Nicholas Roerich – The Man Behind Roerich Art Gallery and Museum Naggar
So before I tell you about Naggar’s Roerich Art gallery and museum, let me tell you about the person behind it. It came to me as a surprise when I got to know that Nicholas Roerich was a Russian who settled in Naggar. Not only was he an artist but a polymath. He was a theosophist, lawyer, writer, philosopher, archaeologist, etc. He carried a huge influence of Russian Symbolism and he was interested in spirituality. Before settling in Naggar till his death in 1947, he had traveled across several parts of the world. He was even nominated for Nobel Peace Prize several times. He believed in preserving art and architecture. In April 1935, the USA and other Pan-American countries signed the Roerich Pact.
His personal residence is now turned into Roerich Art Gallery and Museum at Naggar. This is where he lived from 1920 to 1947 when he died. The art gallery and the museum are located amid the lush greenery, surrounded by trees, and look incredibly beautiful with mountain views. The art gallery is housed in two floors where the ground floor has the art pieces and the first floor has memorials of Nicholas Roerich where you can see his personal belongings. There’s a dining room which has everything as it used to be. One has to buy an entry ticket for the art gallery from the ticket office at the main entrance to the property.
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When Nicholas died in 1947, his son Svyetoslav Roerich thought of moving many of his belongings to Bengaluru at Tataguni Estate. His son was married to Devika Rani who was the first lady of Indian Cinema and the great-niece of Rabindranath Tagore. Photography and videography aren’t allowed inside the art gallery and the museum thus, I couldn’t get to click inside. You need to put your shoes out and put on the slippers provided at the property only to enter Roerich Art Gallery. It is said that Roerich did nearly 7000 paintings depicting the Himalayas and its surroundings. You can see Lahaul, Ladakh, Mount Kailas, Kinner, Sikkim, etc. in his paintings.
Roerich Art Gallery was founded in 1962 by his son Svyetoslav Roerich. Russian Government along with Himachal Pradesh Government has made a trust which runs the art gallery. Not only here, Nicholas Roerich’s artworks are preserved at several other places of the world. International Centre of the Roerichs is located in Moscow, Russia which also belongs to Nicholas Roerich. Some of the famous paintings at the art gallery you will see are Mount Kailash, Pongalo Lake, Mountain Glaciers, Shery Monastery, Shang Thang Highland, Buddhist monks, etc. Other than his artworks, his son’s artworks are also placed (Gaddi Girl, Naggar village, Ghepang, etc.).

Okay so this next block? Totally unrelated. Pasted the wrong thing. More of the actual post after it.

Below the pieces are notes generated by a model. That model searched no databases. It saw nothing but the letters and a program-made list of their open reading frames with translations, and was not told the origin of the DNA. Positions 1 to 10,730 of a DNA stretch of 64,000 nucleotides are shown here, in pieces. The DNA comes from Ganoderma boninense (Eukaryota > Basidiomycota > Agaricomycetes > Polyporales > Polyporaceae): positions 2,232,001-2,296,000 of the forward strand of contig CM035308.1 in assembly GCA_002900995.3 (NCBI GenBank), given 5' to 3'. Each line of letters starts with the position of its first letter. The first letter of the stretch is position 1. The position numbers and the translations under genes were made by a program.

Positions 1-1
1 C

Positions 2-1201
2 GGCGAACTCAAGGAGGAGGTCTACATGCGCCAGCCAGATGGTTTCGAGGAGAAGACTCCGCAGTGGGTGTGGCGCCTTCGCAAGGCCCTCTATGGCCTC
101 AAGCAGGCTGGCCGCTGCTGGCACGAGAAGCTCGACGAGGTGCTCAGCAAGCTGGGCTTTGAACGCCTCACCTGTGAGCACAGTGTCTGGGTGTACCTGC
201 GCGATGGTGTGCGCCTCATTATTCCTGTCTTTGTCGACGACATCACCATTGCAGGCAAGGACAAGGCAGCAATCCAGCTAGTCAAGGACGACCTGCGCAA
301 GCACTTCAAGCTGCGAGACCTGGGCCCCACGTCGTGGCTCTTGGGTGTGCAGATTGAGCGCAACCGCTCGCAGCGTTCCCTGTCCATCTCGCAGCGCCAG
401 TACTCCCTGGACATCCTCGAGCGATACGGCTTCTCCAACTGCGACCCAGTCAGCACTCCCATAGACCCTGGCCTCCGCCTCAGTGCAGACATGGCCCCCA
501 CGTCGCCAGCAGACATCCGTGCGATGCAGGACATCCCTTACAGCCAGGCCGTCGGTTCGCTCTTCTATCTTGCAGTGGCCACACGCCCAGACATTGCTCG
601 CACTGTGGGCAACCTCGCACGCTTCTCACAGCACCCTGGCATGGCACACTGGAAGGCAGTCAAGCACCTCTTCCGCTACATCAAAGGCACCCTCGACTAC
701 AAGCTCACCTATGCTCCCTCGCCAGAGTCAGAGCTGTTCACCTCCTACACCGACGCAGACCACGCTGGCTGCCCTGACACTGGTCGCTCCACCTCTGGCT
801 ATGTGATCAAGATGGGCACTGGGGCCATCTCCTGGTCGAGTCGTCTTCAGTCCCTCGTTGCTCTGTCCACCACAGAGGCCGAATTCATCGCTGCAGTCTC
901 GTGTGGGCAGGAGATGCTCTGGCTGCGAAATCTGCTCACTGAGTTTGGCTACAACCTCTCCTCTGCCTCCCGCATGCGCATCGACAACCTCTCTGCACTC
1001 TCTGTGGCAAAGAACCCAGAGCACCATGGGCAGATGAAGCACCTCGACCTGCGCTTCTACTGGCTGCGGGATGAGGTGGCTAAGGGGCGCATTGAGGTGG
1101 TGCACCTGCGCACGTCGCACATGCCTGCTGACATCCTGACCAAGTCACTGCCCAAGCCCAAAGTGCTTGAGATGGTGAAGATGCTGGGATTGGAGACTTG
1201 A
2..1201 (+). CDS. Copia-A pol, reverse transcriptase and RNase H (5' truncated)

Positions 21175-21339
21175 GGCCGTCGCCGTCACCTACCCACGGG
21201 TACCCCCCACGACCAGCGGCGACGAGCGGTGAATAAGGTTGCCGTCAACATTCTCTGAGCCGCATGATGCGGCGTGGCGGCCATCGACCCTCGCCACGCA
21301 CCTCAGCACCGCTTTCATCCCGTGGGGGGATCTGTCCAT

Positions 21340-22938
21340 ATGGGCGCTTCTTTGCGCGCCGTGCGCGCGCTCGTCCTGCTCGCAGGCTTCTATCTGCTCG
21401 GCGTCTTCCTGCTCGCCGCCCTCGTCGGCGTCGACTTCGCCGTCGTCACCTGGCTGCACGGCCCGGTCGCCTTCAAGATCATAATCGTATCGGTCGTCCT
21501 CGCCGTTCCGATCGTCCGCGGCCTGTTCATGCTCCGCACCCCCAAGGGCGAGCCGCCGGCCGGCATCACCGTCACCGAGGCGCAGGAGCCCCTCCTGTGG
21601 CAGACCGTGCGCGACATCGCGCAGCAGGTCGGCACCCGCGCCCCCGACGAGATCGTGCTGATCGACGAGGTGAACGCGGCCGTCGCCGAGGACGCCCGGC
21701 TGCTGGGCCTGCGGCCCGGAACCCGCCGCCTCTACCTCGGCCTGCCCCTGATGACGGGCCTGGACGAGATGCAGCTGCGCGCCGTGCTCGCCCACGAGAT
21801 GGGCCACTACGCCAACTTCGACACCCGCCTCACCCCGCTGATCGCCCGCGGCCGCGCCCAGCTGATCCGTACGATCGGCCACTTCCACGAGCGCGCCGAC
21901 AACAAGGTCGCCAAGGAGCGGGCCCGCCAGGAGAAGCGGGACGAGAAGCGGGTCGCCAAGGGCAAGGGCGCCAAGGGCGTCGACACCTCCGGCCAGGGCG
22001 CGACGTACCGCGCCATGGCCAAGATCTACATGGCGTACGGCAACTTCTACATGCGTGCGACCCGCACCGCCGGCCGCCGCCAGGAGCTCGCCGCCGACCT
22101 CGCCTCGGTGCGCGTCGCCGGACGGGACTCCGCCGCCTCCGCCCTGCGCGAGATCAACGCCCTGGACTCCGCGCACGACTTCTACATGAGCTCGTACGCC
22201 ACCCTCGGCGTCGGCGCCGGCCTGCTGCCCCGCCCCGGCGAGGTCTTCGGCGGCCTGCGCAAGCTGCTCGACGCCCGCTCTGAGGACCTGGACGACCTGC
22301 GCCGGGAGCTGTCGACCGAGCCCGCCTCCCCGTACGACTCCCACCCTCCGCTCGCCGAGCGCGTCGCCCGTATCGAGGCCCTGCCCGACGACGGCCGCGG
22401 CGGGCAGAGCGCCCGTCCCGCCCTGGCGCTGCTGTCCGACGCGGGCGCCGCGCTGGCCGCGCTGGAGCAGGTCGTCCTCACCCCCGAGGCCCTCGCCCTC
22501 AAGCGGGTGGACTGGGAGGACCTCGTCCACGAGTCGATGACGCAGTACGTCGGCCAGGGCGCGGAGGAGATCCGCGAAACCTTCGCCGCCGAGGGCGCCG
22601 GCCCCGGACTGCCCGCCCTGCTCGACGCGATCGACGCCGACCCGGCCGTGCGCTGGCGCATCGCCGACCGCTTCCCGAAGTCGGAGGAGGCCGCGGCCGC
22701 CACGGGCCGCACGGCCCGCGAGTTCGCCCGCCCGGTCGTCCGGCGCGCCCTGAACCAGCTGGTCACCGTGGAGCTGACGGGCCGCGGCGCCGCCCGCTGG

Urusvati Himalayan Folk & Art Museum – Roerich Art Gallery
The art museum is located at a short walk from Roerich Art Museum. The museum houses folk art and craft. The entry to the art museum is done via the same ticket for Roerich Art Gallery. Urusvati Himalayan Folk Art Museum was founded in 1928 by Helena Roerich, Nicholas Roerich’s wife as Research Institute. The museum has a great collection of Himalayan local folk art, paintings, weapons, fossil stones, utensils, Roerich family photographs, costumes, etc. The place has spiritual vibes surrounded by lush greenery and flowers. The Institute was renamed as Uruswati Himalayan Folk Art Museum in 1993. The word ‘Uruswati’ is a Sanskrit word that translates to ‘Light of the Morning Star’.
Timing and Ticket Information
Roerich Art Gallery and Art Museum are closed on Monday and open on all the working days. There is an entry ticket of 50 INR which gives access to Roerich Art Gallery and Uruswati Himalayan Fork Art Museum. The timings are from 9 AM to 5 PM. The tickets are available at the ticket office at the entrance of Roerich Institute. Photography and videography are prohibited inside the property however you can click photos outside the gallery and the museum.
Roerich along with his family started his journey to seek peace and isolation in Central Asia. He wrote about his journey in his book ‘Shambala’ (name of a place in the Himalayas) and mentioned that that was the peace he was searching for all his life. And that was just the beginning of his eternal affection with life. An English Colonel built the cottage in 1880 where he lived and called it home. Surrounded by giant trees, with a tranquil ambiance and Naggar hills in the backdrop; there was a lot that captured Roerich’s attention on one frosty morning when he first saw this cottage. He then bought it from the Raja of Mandi, the owner.
The bungalow, the art gallery, and the museum Usurwati Institute are now the parts of Roerich Estate, Naggar. As you enter the property from the main entrance, a stone path leads to the door of the art gallery. The gardens on both sides have lots of daffodils, chrysanthemums, irises, roses, shrubs, camellias which were once grown by Helena Roerich.